* Sarksyan had big lead in polls before vote
* Incumbent had promised stability
* Campaign tainted by assassination attempt on rival (Adds quotes, background)
By Hasmik Mkrtchyan
YEREVAN, Feb 18 Armenian President Serzh Sarksyan easily won a new five-year term on Monday, an exit poll showed, in an election overshadowed by a lack of serious opposition and an attempt to kill a minor candidate.
The opposition Heritage Party complained that many ballots cast for opposition parties had been thrown out, but did not say whether it would challenge what appeared to be a runaway victory for Sarksyan.
The president, 58, has vowed to sustain economic recovery in his landlocked South Caucasus country and said before the vote he would ensure stability after years of war and upheaval.
The continued peace of a region where pipelines take Caspian oil and natural gas to Europe is a concern for foreign investors and neighbours, especially as relations are fraught with fellow former Soviet republic Azerbaijan.
"I voted for the future of Armenia, for the security of Armenia, for the security of our citizens," Sarksyan said as he cast his vote at a polling station in the capital, Yerevan.
The exit poll by Baltic Surveys/The Gallup Organization, reported by Armenian television, put Sarksyan on 58 percent of votes cast. His nearest rival, U.S.-born Raffi Hovannisian, trailed on 32 percent.
The result, if confirmed, will strengthen Sarksyan's hold on Armenia, which borders Iran, Georgia, Turkey and Azerbaijan, following his Republican Party's victory in a parliamentary election last year.
The immediate reaction on the streets of Yerevan was muted as voters awaited official results. Opinion polls had long predicted Sarksyan would win after his biggest potential challengers opted not to run.
"I voted for Serzh Sarksyan to give him a chance and I will demand that he fulfils everything correctly as he promised," said Mariana, a housewife who declined to give her last name.
The exit poll was carried out among 19,130 voters at 122 polling stations. The central Election Committee said more than 60 percent of the country's 2.5 million eligible voters cast their ballot.
HOPES OF STABILITY
"This is a victory of our society, in as much as the process of the election and the voting proved that democratic processes are irreversible in Armenia," said parliamentary vice-speaker Eduard Sharmazanov, a member of Sarksyan's party.
Heritage Party leader Hovset Khurshudyan disagreed, saying there had been "many violations", but election observers will not issue their findings until Tuesday.
Sarksyan's promises of economic recovery resonate with voters in the country of 3.2 million, where more than 30 percent live below the poverty line. The average monthly wage is about $300 and unemployment was 16 percent last year.
"Sarksyan promotes the improvement of an educated society, which is a guarantee of Armenia's future," said Artak Avetsyan, 31, a teacher who came to cast his ballot for the incumbent.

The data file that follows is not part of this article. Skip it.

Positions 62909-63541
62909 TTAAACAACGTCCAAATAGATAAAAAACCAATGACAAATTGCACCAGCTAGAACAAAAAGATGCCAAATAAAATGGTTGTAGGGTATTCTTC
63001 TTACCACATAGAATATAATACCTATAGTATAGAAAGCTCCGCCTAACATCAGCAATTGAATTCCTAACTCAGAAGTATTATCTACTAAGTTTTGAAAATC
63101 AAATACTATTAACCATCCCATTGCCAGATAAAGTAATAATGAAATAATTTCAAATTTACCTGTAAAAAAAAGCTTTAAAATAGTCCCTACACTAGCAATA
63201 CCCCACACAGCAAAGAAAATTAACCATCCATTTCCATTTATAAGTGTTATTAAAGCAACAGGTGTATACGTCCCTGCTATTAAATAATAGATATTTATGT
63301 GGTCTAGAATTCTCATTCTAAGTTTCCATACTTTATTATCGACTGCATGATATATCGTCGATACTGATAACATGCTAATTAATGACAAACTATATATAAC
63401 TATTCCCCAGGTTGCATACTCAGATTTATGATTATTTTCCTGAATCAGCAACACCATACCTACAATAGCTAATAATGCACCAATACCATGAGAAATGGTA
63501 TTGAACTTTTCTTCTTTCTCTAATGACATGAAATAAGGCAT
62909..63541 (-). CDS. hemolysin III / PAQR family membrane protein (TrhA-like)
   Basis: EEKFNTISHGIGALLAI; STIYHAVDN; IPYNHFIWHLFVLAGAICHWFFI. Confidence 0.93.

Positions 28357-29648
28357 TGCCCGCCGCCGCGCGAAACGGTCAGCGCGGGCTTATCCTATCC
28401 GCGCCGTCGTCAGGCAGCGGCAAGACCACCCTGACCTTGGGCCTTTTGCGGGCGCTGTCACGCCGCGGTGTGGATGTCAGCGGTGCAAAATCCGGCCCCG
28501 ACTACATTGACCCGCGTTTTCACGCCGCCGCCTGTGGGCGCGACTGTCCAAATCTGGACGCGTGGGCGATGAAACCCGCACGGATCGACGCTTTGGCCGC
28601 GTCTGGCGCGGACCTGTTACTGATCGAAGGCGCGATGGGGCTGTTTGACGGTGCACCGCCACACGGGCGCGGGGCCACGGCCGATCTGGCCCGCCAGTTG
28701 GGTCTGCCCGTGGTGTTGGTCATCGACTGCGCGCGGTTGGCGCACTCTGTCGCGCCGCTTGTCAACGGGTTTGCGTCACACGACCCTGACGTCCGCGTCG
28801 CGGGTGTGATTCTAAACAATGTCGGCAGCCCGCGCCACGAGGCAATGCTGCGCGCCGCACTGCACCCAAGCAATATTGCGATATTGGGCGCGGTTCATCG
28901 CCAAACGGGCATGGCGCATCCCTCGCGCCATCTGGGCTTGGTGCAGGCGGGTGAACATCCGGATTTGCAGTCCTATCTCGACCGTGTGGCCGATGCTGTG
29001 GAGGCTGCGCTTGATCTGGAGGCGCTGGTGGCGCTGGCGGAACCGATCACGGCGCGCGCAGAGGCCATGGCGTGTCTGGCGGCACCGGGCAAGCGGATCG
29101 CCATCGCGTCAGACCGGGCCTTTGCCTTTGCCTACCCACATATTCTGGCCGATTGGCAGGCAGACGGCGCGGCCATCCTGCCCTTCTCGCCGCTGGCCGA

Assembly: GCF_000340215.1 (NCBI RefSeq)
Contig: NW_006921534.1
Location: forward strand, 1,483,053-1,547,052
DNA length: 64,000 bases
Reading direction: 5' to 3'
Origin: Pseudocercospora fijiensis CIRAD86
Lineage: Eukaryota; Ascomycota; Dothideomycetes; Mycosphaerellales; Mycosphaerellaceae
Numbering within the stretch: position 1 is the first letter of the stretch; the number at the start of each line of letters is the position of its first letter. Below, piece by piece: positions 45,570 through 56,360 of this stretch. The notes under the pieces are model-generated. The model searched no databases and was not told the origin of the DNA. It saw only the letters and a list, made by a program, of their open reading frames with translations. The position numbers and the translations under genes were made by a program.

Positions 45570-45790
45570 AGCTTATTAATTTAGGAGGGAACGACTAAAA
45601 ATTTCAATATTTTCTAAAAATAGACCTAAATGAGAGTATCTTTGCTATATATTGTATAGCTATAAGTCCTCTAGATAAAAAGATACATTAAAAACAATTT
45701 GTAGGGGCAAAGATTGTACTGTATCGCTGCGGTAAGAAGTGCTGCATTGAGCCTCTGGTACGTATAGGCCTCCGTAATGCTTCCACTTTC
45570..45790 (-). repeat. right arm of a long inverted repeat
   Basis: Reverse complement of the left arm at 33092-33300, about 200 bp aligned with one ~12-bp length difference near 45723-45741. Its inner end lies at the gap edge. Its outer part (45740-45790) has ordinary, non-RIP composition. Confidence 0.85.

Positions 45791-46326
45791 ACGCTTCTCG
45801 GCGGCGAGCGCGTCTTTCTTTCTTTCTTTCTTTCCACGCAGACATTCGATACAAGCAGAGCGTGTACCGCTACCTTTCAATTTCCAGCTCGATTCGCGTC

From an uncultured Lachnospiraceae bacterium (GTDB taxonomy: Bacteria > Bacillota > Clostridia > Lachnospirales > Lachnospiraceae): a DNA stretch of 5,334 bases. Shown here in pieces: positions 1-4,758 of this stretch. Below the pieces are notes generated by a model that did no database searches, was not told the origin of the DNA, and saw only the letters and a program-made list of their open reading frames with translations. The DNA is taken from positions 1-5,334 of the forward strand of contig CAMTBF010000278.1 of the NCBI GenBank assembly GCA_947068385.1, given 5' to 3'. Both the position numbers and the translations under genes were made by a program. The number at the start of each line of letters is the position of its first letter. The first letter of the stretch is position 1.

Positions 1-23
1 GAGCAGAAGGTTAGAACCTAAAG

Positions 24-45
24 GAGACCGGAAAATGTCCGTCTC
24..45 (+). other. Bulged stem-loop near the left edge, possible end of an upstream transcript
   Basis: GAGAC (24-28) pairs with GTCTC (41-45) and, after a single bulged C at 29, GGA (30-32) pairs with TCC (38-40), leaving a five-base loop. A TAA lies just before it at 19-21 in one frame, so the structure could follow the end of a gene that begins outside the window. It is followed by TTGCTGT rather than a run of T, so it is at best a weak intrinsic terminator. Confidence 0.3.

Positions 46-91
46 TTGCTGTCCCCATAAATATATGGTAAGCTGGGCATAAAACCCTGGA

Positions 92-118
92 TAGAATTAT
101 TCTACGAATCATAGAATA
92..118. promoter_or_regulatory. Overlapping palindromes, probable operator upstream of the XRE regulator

But durable economic growth will be difficult while its borders with Azerbaijan and Turkey remain closed. Turkey shut the border in 1993 in solidarity with its ethnic kin in Azerbaijan.
Most regional pipeline projects between growing regional power Turkey and the oil and gas-producing Azerbaijan isolate Armenia, making it more dependent on ties with its Soviet-era master Moscow, which maintains a military base on Armenian soil.
Questions also linger over security in the nation locked in a dispute with Azerbaijan over Nagorno-Karabakh, an ethnic Armenian-majority enclave inside Azerbaijan over which Armenians and Azeris fought a war in the 1990s. Sarksyan, like many of his generation, is a veteran of that war.
Sarksyan has accused Azerbaijan of threatening a new conflict. Baku denies it is the aggressor in the conflict and says Armenia should hand back control of Nagorno-Karabakh.
Election observers before the vote expressed concern over the democratic credentials of the vote as none of Sarksyan's serious opposition rivals chose to stand.
The last presidential election, in 2008, was marred by clashes in which 10 people were killed, but there were no immediate reports of violence on Monday.
Officials from the Parliamentary Assembly of the Council of Europe (PACE) reported public apathy and a lack of confidence in the electoral process when they visited the country in January.
Domestic security concerns were underlined by an attack on one of the candidates, Paruyr Hayrikyan, 63, an outsider in the election who was shot in the shoulder on Jan. 31.
Another dark horse in the race, Andrias Ghukasyan, went on hunger strike at the start of the campaign to press for Sarksyan's candidacy to be annulled and for international observers to boycott the vote.
A third candidate, Arman Melikyan, had said he would not vote because he believes the election would be skewed in Sarksyan's favour. Other potential rivals said they chose not to take part in the race for similar reasons.
Final results were expected late on Tuesday. (Additional reporting by Thomas Grove; Writing by Timothy Heritage and Thomas Grove; Editing by Tom Pfeiffer)